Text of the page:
Dude, where’s my Porsche: How the luxury car market is lapping Detroit.

The headlines from the past few days of automotive company earnings releases sure have been rosy. In the first half of 2013, it looks like Americans are buying cars at a rate not seen since before the recession, at an annualized rate of 15.7 million. The comeback was particularly strong in pickup trucks, which reflects a red-hot housing market; contractors have been busy. (Historically low auto loan rates may also have helped.)

But before we get too excited about the numbers, let's look at how the automotive sector has recovered. Here's the overall trend line for the past decade and change (not including 2013):


We're buying more cars! (Sale numbers from GoodCarBadCar.net)

And here's how the Big Three automakers did between 2002 and 2012:

US Sales, Big Three Automakers
Detroit: Not quite back yet. (Data from Goodcarbadcar.net)

And here are sales of some super-luxury brands you might recognize (on different graphs because of higher and lower absolute sales numbers):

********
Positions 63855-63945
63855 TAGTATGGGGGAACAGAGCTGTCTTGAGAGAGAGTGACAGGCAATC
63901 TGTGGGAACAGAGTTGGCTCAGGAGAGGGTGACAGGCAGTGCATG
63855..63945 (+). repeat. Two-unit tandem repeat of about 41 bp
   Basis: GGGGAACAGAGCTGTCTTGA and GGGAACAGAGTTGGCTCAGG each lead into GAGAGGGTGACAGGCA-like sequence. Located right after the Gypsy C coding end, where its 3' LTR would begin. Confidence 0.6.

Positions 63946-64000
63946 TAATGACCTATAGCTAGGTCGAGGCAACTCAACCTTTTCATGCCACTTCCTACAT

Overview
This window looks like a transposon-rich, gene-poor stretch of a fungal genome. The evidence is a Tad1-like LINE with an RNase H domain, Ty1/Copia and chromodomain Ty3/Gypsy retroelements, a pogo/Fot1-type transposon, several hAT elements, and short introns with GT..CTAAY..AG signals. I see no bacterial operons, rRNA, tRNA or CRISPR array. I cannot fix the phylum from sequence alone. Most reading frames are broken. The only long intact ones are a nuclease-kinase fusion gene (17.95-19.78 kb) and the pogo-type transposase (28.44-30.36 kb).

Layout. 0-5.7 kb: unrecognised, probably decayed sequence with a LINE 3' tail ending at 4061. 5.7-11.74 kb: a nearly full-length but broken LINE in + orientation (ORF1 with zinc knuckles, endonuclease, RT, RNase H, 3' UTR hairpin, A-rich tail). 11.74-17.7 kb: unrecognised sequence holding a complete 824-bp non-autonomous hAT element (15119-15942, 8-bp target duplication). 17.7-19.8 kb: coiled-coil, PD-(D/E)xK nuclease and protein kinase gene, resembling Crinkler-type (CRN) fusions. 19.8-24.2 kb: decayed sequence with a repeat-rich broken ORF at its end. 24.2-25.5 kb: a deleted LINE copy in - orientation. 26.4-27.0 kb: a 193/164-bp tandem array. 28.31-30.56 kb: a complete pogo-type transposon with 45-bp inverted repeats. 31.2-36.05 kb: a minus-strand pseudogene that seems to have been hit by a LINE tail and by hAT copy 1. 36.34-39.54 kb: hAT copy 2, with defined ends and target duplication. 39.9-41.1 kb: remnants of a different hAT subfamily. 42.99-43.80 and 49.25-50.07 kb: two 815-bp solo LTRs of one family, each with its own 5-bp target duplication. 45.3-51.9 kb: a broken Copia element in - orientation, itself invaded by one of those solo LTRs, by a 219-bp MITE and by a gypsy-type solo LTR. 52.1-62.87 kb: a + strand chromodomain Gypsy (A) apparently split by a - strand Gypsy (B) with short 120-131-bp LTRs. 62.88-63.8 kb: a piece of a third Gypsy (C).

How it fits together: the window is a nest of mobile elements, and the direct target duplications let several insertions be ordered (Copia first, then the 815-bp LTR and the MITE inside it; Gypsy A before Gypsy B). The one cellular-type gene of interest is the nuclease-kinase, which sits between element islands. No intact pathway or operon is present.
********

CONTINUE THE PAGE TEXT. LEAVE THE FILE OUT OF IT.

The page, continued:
US Sales, BMW and Mercedes Benz.
Who's buying all those fancy cars?

So while the more middle-class brands have eased back upward, the luxury car market bounced back with a vengeance more than a year ago. That probably has something to do with the fact that those with means weren't hurting too much through the recession, and so don't feel the need to be particularly conservative as the economy picks up.

But it may also reflect a structural trend identified by the Atlantic last August: Young people just aren't buying new cars as much, because their urban lifestyles don't require them. Young people also usually don't have much money, so they'd probably go for the smaller compact cars that Detroit is learning to produce, and they definitely aren't buying many Porsches or Maseratis. Long term, that's why the automotive economy may never return to the go-go days of the late 1990s. The bicycle market, on the other hand, could be looking up.

Lydia DePillis is a reporter focusing on labor, business, and housing. She previously worked at The New Republic and the Washington City Paper. She's from Seattle.

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